December 9th, 1872
First Black Governor in the U.S. Takes Office in Louisiana
Pinckney Benton Stewart Pinchback, or P.B.S. as he preferred, was born the son of Eliza Stewart, an enslaved woman, and William Pinchback, her white master, on a Mississippi plantation in 1837. P.B.S. Pinchback and his mother were freed when he was a young child and moved to Ohio, where they lived together until his mother died when he was just 12 years old. He then traveled back to the South and found work as a cabin boy.
In 1862, Pinchback moved to Louisiana and enlisted in the Union Army, encouraging other African Americans to do the same. After the war ended, he joined the Louisiana Republican Party and, in 1868, was elected to the state legislature and chosen as President Pro Tempore of the Senate. When Louisiana’s African American lieutenant governor, Oscar Dunn, died in 1871, Pinchback was automatically promoted to lieutenant governor.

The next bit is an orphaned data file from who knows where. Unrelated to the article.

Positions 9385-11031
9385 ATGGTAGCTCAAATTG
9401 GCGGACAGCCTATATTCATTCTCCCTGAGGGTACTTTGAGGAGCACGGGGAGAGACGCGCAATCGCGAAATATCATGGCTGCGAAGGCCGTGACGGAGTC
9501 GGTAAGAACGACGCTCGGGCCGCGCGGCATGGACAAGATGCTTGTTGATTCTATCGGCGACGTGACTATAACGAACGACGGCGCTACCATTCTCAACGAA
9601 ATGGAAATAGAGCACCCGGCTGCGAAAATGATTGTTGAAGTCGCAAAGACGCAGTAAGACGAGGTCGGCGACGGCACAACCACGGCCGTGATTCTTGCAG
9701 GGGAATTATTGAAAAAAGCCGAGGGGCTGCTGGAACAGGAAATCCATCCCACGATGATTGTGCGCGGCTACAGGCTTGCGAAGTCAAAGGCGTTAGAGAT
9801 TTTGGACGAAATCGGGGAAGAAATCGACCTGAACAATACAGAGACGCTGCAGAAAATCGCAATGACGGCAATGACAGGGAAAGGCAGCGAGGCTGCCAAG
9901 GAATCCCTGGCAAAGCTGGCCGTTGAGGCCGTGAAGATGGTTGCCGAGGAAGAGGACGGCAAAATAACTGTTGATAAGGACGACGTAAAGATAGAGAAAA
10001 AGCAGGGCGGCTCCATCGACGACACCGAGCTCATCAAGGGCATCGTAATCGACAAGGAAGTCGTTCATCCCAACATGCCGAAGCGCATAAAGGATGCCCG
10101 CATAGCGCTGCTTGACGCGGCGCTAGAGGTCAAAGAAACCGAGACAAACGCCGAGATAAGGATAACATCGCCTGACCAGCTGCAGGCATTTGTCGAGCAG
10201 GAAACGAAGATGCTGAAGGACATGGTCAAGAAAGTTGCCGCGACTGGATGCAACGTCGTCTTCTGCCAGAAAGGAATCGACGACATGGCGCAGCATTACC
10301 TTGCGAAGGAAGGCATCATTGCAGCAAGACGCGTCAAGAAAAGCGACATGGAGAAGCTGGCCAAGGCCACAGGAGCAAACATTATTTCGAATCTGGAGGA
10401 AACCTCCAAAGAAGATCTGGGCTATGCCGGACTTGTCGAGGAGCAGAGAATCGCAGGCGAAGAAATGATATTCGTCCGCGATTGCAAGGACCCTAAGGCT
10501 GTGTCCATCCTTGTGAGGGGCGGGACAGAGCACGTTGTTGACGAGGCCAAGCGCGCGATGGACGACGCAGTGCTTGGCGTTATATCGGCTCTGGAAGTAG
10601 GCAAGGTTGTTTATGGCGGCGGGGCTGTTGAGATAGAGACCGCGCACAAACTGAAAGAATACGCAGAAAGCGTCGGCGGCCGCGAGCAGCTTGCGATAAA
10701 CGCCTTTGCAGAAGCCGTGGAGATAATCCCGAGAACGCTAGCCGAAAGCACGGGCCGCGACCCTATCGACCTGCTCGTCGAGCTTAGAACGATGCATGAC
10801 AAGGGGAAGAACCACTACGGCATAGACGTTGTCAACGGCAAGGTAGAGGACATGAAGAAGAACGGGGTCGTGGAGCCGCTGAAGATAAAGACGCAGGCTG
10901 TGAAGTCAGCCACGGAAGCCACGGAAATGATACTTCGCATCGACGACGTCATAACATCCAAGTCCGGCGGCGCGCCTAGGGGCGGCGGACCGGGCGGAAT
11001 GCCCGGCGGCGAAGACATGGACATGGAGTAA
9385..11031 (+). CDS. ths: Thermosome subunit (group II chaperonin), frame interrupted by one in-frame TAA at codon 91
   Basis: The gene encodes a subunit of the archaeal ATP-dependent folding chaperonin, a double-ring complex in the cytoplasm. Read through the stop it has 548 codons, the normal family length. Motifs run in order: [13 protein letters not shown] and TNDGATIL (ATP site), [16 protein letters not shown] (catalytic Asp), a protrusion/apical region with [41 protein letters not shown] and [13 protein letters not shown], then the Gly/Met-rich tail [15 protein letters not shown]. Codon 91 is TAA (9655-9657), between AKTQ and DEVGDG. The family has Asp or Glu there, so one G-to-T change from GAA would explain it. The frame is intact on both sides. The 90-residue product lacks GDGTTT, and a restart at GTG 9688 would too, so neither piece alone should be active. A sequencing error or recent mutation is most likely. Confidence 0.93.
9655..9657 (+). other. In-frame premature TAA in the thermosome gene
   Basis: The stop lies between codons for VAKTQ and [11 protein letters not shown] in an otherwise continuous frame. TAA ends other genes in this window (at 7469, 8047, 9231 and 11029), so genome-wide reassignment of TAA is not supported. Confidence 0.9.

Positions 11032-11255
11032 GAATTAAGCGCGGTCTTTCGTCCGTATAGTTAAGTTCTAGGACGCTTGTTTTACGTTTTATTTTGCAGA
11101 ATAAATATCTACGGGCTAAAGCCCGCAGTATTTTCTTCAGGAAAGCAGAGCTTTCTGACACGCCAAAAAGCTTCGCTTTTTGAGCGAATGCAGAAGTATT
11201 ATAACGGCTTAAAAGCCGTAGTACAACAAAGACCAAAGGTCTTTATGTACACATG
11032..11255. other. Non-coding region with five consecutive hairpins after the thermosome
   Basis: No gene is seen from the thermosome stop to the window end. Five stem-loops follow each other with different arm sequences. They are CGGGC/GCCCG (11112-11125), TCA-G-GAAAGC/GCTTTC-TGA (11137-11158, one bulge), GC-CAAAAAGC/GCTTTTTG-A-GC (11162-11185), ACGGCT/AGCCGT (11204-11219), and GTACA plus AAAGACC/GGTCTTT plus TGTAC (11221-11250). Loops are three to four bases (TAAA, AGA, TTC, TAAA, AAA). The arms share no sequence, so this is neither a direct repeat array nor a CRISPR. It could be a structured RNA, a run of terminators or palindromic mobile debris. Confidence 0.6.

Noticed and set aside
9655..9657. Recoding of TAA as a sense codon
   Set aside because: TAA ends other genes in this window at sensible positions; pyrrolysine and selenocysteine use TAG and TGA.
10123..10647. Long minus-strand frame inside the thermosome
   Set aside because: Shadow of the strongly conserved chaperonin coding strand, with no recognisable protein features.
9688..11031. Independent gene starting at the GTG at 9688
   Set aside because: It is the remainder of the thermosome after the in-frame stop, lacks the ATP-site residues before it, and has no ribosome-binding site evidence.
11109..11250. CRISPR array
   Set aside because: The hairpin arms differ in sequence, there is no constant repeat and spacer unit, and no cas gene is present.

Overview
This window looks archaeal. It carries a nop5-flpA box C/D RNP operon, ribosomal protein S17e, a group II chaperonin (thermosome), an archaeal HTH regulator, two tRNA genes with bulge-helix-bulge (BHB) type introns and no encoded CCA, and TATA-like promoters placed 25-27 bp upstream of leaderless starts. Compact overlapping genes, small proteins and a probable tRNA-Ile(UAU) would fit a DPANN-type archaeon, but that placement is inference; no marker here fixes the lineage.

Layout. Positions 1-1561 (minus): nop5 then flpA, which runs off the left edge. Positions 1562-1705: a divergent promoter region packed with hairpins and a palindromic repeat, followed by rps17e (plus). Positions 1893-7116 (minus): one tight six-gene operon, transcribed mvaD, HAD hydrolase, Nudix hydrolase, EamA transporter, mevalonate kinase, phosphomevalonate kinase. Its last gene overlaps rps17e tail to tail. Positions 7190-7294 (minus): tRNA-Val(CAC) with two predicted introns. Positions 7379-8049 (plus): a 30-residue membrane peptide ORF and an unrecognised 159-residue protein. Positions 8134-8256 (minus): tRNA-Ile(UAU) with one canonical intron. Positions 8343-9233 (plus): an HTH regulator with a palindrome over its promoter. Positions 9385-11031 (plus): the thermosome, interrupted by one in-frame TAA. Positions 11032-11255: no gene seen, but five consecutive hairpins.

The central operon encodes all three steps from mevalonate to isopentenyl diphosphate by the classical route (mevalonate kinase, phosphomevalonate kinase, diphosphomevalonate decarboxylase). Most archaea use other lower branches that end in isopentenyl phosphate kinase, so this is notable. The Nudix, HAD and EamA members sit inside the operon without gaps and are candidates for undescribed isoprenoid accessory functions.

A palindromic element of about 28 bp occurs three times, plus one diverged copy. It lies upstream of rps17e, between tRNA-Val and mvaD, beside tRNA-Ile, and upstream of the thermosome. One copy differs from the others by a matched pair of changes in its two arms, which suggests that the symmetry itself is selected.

In the 1872 presidential election, Louisiana Governor Henry Clay Warmouth, a white Republican, supported Democrat Horace Greeley in his presidential race against Republican Ulysses Grant. Following President Grant’s election, the Louisiana state senate impeached Governor Warmouth, leaving Lt. Governor Pinchback to take over the office.
On December 9, 1872, P.B.S. Pinchback was sworn in as Governor of Louisiana, becoming the first black governor in United States history. He occupied the office for just 43 days, until a special election was held and Republican William Pitt Kellog elected and sworn in. The United States would not see its first elected black governor for another 118 years, when Douglas Wilder was sworn in as Governor of Virginia in 1990.